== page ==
|Publication number||US7052291 B2|
|Application number||US 10/730,970|
|Publication date||May 30, 2006|
|Filing date||Dec 9, 2003|
|Priority date||Dec 9, 2003|
|Also published as||US20050124204|
|Publication number||10730970, 730970, US 7052291 B2, US 7052291B2, US-B2-7052291, US7052291 B2, US7052291B2|
|Inventors||Richard Barina, Dean F. Herring, Glenn E. Myrto|
|Original Assignee||International Business Machines Corporation|
|Export Citation||BiBTeX, EndNote, RefMan|
|Patent Citations (4), Referenced by (17), Classifications (6), Legal Events (5)|
|External Links: USPTO, USPTO Assignment, Espacenet|
1. Technical Field
This invention relates generally to computer manufacturing, and in particular to board alignment. Still more particularly, the present invention relates to a board connector adjusting system that allows fine alignment of connectors mounted on different computer boards on different mechanical plates.
2. Description of the Related Art
A typical computer architecture calls for multiple printed circuit boards (boards) to be interrelated and interconnected. Each board contains printed electrical circuits that connect various components of the board, including but not limited to components such as a processor, a memory, custom logic, and Input/Output (I/O) circuitry. The I/O circuitry often terminates in a connector, such as a Universal Serial Bus (USB) port, a Personal Computer Memory Card International Association (PCMCIA) connector, an IEEE 1284 parallel connector, or other type of connector known to those skilled in the art. In addition, the I/O circuitry or other circuitry in the board may terminate in an internal type connector, which electrically interconnects two boards that are on the same or different mechanical plates.
In most cases, the orientation of the internal connectors is critical, since misaligned connectors will lead to connections between male plugs and female ports that either become stuck or else are impossible to couple.
To align a first connector mounted on a first board to a second connector mounted on a second board, a manufacturer of the computer having the first and second boards must take steps to ensure that the boards and connectors are properly aligned for proper connection. Typically, the first board is mounted to a fixed first mechanical plate (a planar board that does not include logic, but rather serves primarily as a fixed platform on which to mount the board), and the second board is mounted on a movable second mechanical plate.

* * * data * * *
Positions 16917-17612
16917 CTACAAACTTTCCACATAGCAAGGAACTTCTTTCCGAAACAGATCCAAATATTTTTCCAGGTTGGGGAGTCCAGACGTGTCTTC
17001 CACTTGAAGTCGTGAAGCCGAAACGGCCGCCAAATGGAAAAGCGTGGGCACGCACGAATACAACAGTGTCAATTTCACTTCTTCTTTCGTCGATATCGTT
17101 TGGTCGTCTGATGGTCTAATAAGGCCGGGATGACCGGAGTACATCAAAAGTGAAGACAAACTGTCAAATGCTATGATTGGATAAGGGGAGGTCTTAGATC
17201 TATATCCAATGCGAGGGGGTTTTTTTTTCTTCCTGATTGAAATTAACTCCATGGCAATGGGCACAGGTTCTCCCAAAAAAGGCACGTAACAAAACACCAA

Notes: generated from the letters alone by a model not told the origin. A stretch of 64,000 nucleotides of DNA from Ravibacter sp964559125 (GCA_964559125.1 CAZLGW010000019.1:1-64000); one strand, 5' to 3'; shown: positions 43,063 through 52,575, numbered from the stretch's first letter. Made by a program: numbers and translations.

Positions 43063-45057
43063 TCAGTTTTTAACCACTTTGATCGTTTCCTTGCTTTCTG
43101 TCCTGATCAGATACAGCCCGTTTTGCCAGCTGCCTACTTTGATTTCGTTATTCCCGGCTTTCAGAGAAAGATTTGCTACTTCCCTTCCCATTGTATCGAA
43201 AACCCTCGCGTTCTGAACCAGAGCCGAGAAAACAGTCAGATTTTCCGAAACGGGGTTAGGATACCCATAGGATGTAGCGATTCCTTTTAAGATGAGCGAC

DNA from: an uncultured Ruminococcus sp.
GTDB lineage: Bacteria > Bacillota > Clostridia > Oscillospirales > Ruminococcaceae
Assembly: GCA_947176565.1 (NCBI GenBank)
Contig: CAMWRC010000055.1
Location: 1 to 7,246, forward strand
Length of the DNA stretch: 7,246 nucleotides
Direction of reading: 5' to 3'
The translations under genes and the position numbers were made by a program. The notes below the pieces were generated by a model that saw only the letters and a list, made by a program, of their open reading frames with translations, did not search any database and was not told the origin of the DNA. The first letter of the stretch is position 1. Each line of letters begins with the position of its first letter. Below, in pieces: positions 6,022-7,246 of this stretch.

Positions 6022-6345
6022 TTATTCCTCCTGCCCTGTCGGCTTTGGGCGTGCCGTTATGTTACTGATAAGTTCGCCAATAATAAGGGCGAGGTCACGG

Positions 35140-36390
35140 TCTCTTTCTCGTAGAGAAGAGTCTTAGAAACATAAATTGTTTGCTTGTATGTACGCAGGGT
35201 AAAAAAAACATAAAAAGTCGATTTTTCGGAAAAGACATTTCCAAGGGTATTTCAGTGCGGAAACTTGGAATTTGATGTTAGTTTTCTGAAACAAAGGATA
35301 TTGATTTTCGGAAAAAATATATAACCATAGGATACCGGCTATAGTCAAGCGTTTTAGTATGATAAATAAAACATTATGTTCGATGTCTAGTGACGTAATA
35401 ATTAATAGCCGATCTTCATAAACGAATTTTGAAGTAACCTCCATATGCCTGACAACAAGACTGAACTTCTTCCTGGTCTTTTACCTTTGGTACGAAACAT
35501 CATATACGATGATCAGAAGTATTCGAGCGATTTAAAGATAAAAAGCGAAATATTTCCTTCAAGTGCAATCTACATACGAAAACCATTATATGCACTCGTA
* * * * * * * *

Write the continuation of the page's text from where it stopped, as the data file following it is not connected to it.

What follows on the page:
If the first mechanical plate is mounted with two planar boards, and the second mechanical plate is mounted with two other planar boards, then alignment between each pair of boards becomes increasing difficult. That is, assume that the first mechanical plate has two rigidly mounted planar boards, each having a connector at one end. Then assume that the second mechanical plate likewise has two rigidly mounted planar boards, each also having a connector at one end. One pair of connectors (one from a planar board on the first mechanical plate and one from a planar board on the second mechanical plate) can easily be aligned for proper connection. However, the connectors on the remaining two planar boards on each of the mechanical plates are rarely properly aligned.
Thus, there is a need for a method and system that allows a manufacturer of a computer to align a first board that is mounted to a fixed first mechanical plate with a second board mounted on a moveable second mechanical plate, thus permitting an alignment of connectors that are mounted on the two boards for a proper connection between the connectors.
As will be seen, the foregoing invention satisfies the foregoing needs and accomplishes additional objectives. Briefly described, the present invention provides a system that permits vertical and horizontal movement of a first board to allow proper mating of a first connector on the first board to a second connector on a second board.